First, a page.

Of the animal called cori.
Translated by Lizabeth Paravisini-Gebert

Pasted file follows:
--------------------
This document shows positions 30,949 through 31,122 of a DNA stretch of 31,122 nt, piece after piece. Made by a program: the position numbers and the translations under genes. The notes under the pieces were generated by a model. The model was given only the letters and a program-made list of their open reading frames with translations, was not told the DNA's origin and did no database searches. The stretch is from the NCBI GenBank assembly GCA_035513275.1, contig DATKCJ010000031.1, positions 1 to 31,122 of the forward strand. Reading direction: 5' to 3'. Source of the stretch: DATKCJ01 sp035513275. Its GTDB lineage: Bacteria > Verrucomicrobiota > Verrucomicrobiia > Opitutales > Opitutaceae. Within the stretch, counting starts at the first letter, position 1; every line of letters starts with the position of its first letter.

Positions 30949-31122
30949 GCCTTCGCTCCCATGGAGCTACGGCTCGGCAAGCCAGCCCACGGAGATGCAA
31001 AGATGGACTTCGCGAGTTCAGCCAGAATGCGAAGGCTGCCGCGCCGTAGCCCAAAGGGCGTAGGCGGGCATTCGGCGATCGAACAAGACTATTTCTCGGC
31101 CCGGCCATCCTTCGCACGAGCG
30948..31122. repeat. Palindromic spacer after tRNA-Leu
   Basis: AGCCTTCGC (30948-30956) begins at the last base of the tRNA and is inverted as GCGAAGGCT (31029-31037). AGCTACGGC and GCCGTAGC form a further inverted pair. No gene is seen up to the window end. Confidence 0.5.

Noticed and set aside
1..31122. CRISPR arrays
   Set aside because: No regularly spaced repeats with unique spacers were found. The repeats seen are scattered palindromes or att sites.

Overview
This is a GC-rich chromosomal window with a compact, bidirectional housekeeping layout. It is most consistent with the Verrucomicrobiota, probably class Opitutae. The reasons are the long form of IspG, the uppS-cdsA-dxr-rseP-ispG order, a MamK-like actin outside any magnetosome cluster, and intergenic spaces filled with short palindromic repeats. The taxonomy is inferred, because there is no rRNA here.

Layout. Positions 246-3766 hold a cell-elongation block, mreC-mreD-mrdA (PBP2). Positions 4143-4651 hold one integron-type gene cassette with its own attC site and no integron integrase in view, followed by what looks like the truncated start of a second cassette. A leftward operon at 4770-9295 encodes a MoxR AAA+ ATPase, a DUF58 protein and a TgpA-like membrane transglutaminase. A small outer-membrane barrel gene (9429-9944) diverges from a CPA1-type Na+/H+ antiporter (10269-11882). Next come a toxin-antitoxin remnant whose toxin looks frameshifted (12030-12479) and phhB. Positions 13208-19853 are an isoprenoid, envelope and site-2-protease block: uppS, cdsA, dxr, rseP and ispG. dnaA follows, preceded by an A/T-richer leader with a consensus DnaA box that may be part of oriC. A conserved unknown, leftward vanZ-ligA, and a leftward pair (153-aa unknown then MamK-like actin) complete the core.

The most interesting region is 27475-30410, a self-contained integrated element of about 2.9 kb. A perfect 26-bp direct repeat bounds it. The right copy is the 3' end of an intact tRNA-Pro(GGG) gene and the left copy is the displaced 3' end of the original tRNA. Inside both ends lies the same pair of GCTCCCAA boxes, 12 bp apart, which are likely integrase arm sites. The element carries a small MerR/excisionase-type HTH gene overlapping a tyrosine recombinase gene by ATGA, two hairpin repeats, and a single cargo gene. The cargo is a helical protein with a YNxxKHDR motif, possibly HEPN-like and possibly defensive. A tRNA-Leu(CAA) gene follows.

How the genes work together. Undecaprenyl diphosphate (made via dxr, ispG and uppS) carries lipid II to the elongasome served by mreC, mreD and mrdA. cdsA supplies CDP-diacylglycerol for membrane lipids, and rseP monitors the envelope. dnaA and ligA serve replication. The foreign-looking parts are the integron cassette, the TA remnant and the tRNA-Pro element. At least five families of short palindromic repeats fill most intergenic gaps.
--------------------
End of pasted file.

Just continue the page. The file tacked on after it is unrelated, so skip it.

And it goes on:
The cori is a small, four-legged animal, the size of a medium-sized young rabbit. These coris look like a species or type of rabbit, except that their snouts are similar to those of mice, but less pointed. The ears are very small and are held (or grow normally) so close to the head that it seems they are missing them or don’t have them. They have no tail whatsoever; their hands and feet are very delicate from their joints or hamstrings down; they have three larger toes and another smaller one, all of them very fine. They are white all over, and others are totally black, but most of them are spotted in either color. There are also some of a russet color, and some spotted in white and russet. They are mute animals and not bothersome and very domesticated, and they live around the house and keep it clean and they do not shriek or make any sounds, nor do they do any harm by gnawing or chewing. They eat grass and sustain themselves with the bit of grass they are fed, of the sort that horses eat; but they do better and gain more weight is they are fed a bit of cassava, although the grass is a more natural nourishment for them. I have eaten them, and their taste is like that of young rabbits, since the flesh is tender and less dry than that of the rabbit. At present, many can be found here and in many other islands and the Mainland, especially in the province of Venezuela, where they are bigger than I have described and almost the size of a full-grown rabbit; but they are wilder than I described above and their hair is like that of squirrels.